Hydraulically Applied Growth Mediums
The following article compares the different Hydraulically Applied Growth Mediums (HAGM) currently available on the market and outlines the ingredients necessary for successful long-term results.
What is the Key to a Successful Result?
You might be a small business owner or project manager who is researching Hydraulically Applied Growth Mediums (HAGM), and immediately find that there are many different types of HAGMs available on the market. But how can you be sure that the application you choose for your revegetation project will produce the results you want? Your site may be left with an inferior application, which simply yellows off and dies, failing to produce the results you wanted.
This is because not all applications are the same, some of which do not contain the necessary ingredients for long-term growth. With over 30 years of experience in the industry, we have seen clients make the same mistakes time and time again. This is often due to misinformation or a lack of understanding of the product.
We don’t want to see this happen to you. That’s why at Valley Hydramulch & Revegetation (VHR), we care about your project and will do everything we can to help you choose the right solution for your site. We develop your mix based on tried and tested applications that have proven success rates across varying conditions.
By the end of this article, you will be able to tell the difference between the ingredients used in currently available HAGMs. And also realise which ones are crucial to the effectiveness of the application in achieving long-term results. With the information in this article, you will be able to choose the right application for your site.
Keep reading to find out what the necessary ingredients in HAGMs are.
Necessary Ingredients in Hydraulically Applied Growth Mediums
What this table tells us is that the more solids content an application has, the more likely it is to contain the necessary ingredients, which are needed for successful long-term plant growth and seed germination.
Take Heavy Compost Blanket Xtra for example, it has a high total solids content, which is made up of a good amount of ameliorants, organics and cellulose fibre, along with a heavy amount of fertiliser. You can see it is the most expensive application in the table but if you compare it to the Bark Blower Blanket, you will see that it is only 50cents more. Also, the Bark Blower Blanket does not contain any of the necessary ingredients for sustainable growth.
This is an important point as even if an application has a heavy cellulose fibre content, it does not mean that the application will be successful. The effectiveness of the application depends on the type of fibre being used, along with the amount of fertiliser, ameliorants and organics added to the mix.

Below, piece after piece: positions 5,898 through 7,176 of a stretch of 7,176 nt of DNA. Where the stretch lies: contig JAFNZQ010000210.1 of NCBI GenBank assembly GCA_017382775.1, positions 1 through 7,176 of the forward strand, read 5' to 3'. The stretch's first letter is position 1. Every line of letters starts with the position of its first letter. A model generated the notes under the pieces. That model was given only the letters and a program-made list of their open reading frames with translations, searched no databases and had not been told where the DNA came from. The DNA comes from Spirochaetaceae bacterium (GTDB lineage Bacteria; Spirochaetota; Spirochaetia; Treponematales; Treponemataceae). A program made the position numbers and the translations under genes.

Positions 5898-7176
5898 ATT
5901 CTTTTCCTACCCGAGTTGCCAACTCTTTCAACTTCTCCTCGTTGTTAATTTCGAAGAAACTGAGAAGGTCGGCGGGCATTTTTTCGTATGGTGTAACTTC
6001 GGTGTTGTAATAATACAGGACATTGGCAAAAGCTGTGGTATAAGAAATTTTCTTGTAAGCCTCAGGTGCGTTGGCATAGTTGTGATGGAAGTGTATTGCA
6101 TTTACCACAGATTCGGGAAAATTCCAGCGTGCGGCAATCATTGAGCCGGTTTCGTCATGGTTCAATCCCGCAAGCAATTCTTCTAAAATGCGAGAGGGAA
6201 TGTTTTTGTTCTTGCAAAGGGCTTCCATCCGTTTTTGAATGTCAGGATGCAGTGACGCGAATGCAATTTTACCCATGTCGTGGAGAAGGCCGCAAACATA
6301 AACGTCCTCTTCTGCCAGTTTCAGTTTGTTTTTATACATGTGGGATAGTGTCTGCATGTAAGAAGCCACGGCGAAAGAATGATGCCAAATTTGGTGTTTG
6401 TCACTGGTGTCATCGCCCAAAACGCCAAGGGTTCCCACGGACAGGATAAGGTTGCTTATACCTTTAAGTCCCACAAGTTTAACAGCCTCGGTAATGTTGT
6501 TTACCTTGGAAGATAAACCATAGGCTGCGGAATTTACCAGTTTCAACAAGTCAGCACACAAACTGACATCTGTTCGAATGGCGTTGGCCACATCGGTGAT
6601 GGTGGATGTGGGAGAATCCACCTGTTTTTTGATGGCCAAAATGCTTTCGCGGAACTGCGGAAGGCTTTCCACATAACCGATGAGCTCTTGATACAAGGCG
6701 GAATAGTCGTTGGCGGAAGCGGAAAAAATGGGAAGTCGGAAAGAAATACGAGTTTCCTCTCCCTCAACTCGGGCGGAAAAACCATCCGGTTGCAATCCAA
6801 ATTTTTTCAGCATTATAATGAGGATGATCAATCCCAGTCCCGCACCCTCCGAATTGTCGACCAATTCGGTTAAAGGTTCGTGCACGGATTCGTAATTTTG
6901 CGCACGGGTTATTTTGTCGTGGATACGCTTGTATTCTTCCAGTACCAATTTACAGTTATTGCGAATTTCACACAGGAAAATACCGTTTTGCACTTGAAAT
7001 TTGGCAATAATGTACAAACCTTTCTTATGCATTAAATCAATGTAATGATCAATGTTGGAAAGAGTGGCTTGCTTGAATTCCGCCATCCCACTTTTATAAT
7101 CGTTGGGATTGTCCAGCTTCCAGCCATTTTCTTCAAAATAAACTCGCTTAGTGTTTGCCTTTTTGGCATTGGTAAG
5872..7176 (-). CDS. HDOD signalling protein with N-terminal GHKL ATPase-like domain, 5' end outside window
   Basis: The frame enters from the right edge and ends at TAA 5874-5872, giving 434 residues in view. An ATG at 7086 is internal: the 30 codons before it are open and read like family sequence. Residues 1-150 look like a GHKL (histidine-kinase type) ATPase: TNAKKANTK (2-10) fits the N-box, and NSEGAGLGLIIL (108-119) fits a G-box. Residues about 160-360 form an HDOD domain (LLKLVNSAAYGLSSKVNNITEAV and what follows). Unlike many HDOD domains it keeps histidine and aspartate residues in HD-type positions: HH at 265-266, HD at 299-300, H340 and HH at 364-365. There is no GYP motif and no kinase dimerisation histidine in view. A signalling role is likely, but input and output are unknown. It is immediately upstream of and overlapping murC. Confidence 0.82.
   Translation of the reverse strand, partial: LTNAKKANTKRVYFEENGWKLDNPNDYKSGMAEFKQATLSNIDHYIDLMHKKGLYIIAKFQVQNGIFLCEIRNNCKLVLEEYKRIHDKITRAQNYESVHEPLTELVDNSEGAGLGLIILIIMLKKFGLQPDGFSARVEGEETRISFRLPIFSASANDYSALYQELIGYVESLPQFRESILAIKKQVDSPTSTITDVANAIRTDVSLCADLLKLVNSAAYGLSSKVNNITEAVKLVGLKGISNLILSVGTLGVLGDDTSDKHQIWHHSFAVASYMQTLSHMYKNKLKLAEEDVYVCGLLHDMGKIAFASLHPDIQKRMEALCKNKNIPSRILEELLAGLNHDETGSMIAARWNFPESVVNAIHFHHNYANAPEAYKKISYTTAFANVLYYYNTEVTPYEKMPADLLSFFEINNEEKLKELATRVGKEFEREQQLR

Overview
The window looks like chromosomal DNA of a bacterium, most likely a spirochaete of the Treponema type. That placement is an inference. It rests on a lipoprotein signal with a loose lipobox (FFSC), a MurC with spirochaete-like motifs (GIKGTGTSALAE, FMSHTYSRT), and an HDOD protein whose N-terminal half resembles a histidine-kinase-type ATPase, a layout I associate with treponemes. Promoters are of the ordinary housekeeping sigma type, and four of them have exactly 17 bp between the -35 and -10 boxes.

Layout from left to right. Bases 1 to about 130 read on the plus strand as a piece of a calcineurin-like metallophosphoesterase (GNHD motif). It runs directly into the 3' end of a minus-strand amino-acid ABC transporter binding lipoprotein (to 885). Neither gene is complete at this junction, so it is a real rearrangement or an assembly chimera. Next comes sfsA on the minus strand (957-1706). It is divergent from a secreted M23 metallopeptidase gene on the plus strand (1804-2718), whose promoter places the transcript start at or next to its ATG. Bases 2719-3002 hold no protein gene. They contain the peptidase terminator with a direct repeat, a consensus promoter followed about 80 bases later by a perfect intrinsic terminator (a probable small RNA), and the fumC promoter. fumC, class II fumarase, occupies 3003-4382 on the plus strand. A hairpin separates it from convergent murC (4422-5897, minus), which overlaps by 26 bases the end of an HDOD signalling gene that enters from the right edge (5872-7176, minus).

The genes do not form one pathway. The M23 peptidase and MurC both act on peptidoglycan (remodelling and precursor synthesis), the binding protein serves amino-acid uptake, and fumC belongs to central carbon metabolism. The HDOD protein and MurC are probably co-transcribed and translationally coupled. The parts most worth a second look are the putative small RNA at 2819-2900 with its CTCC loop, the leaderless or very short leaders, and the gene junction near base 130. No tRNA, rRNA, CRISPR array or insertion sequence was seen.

What’s in my Application?
It’s important to ask yourself this question as it can help you steer clear of applications, which are wrong for your site, saving you money on costly reworks.
The easiest way to choose the right application for your site is by completing a soil test, which will tell you exactly what your soil needs. This offers the best chance for successful long-term results but you need to be wary of some of the applications on the market, which claim to provide long-term results. Not all applications are the same and it has to do with the ingredients they use.
You might have heard of other suppliers using ingredients in Liquid form in their HAGMs contrary to specification requirements that all ingredients are to be Solids. We understand this is done to save money but this practise should be avoided. Liquid forms are usually only intended for plants, which have already begun to grow. We support the industry standard practice of using Solid ingredients based on successful results obtained over the last 30 years.
The following charts outline the ingredients from the previous table to make it easier for you to compare the total solids content with the ingredients used in each application:
The Facts behind Hydraulically Applied Growth Mediums’ Ingredients
- Not all applications include the full range of Nutrients, Ameliorants and Organics to satisfy site soil test recommendations.
- A variety of cellulose fibre types are used in different applications. The coarser forms of cellulose fibre, compared to the finely shredded Pinus Radiata wood fibre, are mainly for erosion control and do not contribute to plant development.
- Some suppliers recommend that site soil testing be conducted to determine whether additional site applications are required prior to the application of their HAGM.